Limited hands-off driving to be piloted on motorways by 2019
The next stage of vehicle automation, with the introduction of limited hands-off motorway driving, is due to be permitted by 2019 and it will raise tricky issues for insurers. Drivers of vehicles fitted with sophisticated assistance systems will be able to take their hands off the steering wheel for up to three minutes at a time. Crucially, the driver must remain engaged and will be responsible for taking back control of the vehicle in the event of an emergency situation or system failure. This transition could pose problems when deciding liability for accidents. Effective investigation and settlement will depend on being able to access the data from the vehicle and collaboration with vehicle manufacturers will be crucial. Notwithstanding the Automated and Electric Vehicles Bill that will put in place the necessary insurance framework for level 4/5 ‘driverless’ vehicles, it is not anticipated that fully automated driving, whereby the driver can engage in non-driving related activities while the vehicle is in motion, will become a reality on Britain’s motorways until at least 2021.
Subrogation claims portals set to reduce life cycles and claims costs
The use of portals that match subrogated claims between insurers, before automatically analysing and settling them without the need for human intervention, is gathering momentum, with a number of large composite general insurers having already signed up to new digital platforms. While the ultimate success of such InsurTech solutions is reliant on widespread industry use, by removing manual intervention, claims will be settled quicker and more efficiently, avoiding unnecessary litigation and freeing up insurance claims handlers to focus on more complex claims requiring technical human input.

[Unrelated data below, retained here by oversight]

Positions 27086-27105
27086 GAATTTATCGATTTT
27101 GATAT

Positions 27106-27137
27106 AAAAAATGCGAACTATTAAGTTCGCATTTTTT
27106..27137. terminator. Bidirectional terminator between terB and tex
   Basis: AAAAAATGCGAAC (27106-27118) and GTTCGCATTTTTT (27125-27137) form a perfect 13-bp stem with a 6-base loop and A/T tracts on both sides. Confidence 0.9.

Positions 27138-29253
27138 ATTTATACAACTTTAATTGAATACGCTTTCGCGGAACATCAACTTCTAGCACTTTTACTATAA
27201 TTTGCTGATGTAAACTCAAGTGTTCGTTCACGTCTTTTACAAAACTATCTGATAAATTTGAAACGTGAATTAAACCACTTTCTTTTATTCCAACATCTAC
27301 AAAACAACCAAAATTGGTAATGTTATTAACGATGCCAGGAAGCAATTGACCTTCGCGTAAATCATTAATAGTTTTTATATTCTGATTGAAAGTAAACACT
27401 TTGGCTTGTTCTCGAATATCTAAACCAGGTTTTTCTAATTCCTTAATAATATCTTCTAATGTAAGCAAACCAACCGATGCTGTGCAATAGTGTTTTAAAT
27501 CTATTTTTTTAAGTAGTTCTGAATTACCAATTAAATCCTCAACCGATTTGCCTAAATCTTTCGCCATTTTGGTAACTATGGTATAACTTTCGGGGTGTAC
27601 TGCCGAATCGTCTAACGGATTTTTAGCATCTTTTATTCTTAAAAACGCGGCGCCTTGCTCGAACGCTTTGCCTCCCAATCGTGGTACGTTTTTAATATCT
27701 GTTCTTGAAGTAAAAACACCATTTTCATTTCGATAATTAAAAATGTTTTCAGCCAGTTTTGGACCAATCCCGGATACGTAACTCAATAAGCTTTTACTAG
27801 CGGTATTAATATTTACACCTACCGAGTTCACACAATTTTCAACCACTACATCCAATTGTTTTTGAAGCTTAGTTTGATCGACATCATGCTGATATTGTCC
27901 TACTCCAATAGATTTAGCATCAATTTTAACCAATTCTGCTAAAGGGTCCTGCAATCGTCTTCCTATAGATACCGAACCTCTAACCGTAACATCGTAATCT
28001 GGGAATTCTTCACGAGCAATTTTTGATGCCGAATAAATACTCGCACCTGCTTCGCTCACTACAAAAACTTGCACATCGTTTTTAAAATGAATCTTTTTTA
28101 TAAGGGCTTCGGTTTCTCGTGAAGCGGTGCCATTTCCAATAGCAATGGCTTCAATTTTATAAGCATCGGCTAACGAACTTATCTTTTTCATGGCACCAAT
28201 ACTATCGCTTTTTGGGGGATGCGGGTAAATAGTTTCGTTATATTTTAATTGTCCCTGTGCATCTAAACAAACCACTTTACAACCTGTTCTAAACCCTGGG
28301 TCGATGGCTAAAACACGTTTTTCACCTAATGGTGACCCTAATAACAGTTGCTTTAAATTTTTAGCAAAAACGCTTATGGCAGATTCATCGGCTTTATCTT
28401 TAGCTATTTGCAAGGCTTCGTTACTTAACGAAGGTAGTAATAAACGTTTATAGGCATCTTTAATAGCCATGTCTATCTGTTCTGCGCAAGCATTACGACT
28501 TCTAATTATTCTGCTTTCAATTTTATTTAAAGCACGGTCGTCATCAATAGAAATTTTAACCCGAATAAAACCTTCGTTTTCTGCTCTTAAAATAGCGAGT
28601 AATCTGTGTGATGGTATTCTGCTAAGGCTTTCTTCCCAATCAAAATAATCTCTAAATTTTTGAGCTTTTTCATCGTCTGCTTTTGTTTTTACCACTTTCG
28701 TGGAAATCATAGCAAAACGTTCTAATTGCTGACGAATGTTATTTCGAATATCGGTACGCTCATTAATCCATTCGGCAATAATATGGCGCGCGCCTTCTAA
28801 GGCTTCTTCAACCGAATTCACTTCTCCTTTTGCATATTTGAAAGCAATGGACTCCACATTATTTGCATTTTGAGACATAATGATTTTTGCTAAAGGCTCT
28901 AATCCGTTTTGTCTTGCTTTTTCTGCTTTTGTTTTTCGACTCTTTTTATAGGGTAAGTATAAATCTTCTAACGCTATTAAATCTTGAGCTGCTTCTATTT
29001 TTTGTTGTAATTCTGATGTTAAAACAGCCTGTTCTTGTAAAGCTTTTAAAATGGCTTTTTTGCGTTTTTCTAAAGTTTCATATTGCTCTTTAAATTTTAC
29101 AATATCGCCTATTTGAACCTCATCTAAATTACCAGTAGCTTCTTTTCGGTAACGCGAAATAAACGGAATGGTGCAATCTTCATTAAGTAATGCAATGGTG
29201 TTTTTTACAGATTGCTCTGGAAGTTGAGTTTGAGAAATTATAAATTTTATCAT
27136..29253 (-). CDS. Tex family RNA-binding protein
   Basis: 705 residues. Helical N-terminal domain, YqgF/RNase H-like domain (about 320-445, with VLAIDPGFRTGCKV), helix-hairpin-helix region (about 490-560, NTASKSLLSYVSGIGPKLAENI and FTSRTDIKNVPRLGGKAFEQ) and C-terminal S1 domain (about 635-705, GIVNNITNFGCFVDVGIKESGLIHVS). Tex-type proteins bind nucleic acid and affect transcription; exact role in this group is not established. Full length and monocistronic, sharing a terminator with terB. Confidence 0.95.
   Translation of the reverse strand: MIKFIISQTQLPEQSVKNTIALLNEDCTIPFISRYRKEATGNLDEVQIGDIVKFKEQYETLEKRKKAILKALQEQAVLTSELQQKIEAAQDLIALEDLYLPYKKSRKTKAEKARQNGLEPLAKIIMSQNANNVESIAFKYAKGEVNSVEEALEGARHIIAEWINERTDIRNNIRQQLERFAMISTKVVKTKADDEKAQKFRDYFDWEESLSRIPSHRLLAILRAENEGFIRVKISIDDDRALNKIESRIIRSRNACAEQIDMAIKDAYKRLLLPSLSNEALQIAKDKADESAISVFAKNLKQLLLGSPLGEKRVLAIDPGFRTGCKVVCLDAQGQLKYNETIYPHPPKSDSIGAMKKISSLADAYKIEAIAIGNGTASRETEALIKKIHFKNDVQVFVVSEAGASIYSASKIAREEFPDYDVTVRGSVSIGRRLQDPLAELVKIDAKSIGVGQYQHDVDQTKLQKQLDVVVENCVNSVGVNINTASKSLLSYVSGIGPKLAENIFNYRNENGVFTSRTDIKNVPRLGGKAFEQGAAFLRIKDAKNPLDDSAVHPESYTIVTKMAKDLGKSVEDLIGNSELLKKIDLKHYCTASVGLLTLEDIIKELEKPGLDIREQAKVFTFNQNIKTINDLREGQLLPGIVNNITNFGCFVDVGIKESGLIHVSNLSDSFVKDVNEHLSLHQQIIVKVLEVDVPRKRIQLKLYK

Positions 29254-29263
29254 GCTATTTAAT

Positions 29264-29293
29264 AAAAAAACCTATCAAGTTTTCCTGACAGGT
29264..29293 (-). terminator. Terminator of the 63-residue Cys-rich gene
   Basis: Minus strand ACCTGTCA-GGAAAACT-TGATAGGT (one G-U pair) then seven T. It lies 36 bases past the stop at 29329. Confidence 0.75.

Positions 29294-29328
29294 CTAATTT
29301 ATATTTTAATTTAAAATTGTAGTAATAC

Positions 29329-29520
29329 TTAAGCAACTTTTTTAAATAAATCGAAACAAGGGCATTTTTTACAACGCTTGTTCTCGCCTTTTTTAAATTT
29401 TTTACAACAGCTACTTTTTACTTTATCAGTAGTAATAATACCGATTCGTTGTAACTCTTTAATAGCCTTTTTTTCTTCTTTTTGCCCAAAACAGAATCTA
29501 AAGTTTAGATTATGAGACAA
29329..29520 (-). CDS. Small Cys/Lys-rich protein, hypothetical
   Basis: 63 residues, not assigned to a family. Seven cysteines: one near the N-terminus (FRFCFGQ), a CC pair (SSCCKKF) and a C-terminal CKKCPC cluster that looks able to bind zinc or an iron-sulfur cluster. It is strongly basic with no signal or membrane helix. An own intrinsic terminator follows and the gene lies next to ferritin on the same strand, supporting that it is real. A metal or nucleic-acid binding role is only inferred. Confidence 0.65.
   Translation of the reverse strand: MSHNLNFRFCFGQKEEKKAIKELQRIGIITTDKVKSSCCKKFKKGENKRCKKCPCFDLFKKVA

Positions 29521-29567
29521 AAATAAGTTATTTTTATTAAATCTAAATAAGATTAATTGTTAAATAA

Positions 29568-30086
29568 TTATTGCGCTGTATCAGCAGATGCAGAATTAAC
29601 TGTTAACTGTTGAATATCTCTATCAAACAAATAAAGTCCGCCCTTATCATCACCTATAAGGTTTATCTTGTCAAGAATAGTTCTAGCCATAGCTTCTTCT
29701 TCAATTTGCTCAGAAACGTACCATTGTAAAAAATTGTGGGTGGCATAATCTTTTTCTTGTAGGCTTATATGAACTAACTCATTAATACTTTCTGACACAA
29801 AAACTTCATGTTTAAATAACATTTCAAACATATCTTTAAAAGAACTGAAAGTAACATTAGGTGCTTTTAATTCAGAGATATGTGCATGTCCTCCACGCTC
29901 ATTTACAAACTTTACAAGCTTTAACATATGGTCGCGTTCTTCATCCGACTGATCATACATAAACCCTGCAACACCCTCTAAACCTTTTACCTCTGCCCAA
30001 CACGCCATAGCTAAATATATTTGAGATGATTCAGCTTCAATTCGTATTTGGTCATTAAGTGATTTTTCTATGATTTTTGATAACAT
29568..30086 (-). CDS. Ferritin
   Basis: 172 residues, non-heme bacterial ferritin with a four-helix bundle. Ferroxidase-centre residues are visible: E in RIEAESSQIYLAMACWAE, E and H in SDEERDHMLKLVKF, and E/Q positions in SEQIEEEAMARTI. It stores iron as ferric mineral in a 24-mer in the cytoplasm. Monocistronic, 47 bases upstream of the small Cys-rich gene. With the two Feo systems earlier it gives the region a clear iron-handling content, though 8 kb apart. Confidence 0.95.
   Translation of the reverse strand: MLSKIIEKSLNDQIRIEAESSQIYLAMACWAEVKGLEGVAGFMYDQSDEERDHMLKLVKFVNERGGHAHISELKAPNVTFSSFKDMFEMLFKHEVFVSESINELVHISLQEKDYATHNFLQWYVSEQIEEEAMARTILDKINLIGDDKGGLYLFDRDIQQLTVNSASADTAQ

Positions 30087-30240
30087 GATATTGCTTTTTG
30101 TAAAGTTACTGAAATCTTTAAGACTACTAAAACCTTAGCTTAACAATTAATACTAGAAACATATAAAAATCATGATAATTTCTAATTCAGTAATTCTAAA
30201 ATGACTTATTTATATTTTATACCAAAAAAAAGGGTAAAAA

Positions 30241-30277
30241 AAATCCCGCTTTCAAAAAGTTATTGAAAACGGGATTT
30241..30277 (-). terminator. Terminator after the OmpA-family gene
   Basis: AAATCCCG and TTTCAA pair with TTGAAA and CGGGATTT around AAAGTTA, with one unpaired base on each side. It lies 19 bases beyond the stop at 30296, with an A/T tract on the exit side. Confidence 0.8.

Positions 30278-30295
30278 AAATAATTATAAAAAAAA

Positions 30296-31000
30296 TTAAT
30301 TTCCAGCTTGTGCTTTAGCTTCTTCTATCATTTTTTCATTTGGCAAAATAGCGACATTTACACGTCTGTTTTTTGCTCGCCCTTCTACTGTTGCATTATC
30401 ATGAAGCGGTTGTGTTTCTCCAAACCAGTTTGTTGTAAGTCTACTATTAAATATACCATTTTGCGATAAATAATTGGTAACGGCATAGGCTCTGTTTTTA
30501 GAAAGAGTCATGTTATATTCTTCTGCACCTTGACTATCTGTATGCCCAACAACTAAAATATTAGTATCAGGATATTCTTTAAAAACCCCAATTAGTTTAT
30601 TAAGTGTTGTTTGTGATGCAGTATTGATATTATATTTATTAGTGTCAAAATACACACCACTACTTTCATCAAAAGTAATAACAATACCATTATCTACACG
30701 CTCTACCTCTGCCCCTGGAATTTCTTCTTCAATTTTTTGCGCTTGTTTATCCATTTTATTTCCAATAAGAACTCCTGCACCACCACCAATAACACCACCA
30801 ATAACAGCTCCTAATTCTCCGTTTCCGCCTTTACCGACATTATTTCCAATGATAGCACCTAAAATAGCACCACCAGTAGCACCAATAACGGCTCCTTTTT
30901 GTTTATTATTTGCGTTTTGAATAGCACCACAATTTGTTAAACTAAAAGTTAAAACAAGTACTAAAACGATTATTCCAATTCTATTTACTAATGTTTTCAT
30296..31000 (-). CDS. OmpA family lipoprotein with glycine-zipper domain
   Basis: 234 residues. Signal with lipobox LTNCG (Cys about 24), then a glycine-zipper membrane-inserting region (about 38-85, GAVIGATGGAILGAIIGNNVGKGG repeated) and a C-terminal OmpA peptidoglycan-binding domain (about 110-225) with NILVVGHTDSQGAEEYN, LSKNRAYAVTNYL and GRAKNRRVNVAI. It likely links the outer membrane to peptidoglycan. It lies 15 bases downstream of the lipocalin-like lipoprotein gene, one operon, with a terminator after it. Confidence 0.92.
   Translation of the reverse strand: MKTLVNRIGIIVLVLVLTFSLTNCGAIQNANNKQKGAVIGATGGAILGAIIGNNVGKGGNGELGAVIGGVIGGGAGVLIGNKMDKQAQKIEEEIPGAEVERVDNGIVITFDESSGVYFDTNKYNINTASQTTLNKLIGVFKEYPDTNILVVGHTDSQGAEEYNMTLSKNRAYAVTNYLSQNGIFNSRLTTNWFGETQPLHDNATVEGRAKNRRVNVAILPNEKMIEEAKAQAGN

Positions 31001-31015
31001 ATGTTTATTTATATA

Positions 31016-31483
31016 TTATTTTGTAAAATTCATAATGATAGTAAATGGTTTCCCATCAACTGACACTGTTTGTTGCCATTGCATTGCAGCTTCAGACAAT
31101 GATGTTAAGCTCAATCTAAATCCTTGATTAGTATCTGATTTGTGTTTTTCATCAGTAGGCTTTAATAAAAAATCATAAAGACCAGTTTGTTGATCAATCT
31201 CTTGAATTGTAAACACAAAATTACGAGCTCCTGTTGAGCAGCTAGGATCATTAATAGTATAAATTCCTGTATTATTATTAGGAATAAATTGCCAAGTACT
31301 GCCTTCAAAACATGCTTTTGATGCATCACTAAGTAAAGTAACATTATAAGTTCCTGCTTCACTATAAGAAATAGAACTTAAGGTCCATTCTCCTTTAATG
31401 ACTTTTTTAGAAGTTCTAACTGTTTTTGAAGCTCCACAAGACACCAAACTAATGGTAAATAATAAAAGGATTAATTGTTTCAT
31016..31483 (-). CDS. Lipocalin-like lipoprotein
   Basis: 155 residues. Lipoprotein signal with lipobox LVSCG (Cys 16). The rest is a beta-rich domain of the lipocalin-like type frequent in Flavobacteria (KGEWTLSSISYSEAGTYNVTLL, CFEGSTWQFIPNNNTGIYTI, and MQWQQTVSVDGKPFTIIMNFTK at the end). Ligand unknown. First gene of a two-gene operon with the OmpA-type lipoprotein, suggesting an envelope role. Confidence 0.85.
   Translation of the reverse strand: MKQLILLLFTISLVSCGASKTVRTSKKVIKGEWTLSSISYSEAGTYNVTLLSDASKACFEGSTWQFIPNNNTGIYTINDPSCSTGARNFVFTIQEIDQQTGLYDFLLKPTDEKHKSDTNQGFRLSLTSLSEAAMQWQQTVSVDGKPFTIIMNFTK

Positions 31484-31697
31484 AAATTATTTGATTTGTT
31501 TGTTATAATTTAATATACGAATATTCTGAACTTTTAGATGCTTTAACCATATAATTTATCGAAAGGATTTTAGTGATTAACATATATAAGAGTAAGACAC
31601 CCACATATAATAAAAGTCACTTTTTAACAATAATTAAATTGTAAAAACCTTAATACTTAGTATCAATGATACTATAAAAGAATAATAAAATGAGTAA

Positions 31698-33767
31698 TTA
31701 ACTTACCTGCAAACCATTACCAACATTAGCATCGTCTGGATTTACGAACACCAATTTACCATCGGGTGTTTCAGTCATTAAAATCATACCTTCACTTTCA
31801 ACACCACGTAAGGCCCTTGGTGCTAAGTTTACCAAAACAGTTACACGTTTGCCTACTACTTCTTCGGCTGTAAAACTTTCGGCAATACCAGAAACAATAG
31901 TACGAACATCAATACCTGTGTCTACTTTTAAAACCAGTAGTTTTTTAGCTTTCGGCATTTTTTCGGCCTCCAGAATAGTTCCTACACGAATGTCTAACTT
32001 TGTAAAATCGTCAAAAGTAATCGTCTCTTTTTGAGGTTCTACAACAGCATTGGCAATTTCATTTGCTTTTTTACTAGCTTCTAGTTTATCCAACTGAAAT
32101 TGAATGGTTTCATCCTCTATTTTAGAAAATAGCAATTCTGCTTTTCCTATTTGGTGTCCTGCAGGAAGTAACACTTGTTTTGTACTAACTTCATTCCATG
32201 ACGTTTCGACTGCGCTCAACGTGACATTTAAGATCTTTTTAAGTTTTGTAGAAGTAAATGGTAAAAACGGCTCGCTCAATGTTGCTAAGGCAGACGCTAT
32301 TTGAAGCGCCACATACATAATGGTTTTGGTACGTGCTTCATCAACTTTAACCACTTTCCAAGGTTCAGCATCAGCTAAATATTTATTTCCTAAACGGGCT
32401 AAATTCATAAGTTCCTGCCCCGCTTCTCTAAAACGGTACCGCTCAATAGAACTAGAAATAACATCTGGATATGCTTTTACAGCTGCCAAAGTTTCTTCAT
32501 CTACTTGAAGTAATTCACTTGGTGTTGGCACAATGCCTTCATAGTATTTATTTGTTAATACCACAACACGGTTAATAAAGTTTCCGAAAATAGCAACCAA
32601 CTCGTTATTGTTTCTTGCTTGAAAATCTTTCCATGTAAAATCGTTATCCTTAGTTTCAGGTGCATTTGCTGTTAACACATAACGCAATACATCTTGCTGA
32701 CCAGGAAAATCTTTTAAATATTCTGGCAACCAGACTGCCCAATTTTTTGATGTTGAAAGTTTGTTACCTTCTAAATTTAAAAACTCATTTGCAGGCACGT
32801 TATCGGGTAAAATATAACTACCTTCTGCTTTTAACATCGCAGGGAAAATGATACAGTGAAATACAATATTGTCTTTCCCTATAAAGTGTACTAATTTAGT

New qualifying criteria will regulate behaviour and enable MedCo to show its teeth
Prior to the introduction of the new qualifying criteria in late 2016, MedCo had been hampered by gaming of its system of randomised allocation of Medical Reporting Organisations (MROs) for the provision of first reports in soft tissue injury claims. The new beefed-up criteria will prevent shell MROs from operating within the MedCo space. By significantly tightening the definition of an MRO, so that each organisation must be a functioning entity in its own right (responsible for day-today activities such as instructing medical experts, managing appointments, validating and managing expert accreditation and ensuring experts comply with legal and regulatory requirements), the loopholes in the system have been plugged. The new criteria will also provide MedCo with the necessary teeth to penalise those organisations that fail to comply.
Civil Liability Bill set to tighten the definition of whiplash ahead of soft tissue injury reforms
The last Government’s proposed whiplash reforms, which promised to reduce compensation payments for minor injuries using a tariff-based system and also increase the small claims track for road traffic claims to £5,000, were stalled when the Prisons and Courts Bill fell away when Parliament was dissolved before the snap general election in June. The new Government remains motivated to tackle the UK’s compensation culture and bring down the spiralling cost of motor insurance for consumers, and has proposed the Civil Liability Bill to achieve these aims, alongside stronger regulation of Claims Management Companies through the Financial Guidance and Claims Bill. The definition of whiplash was very narrow under the Prisons and Courts Bill, meaning soft tissue shoulder and lower back injuries were potentially exempt. Expect the definition to be broadened under the Civil Liability Bill.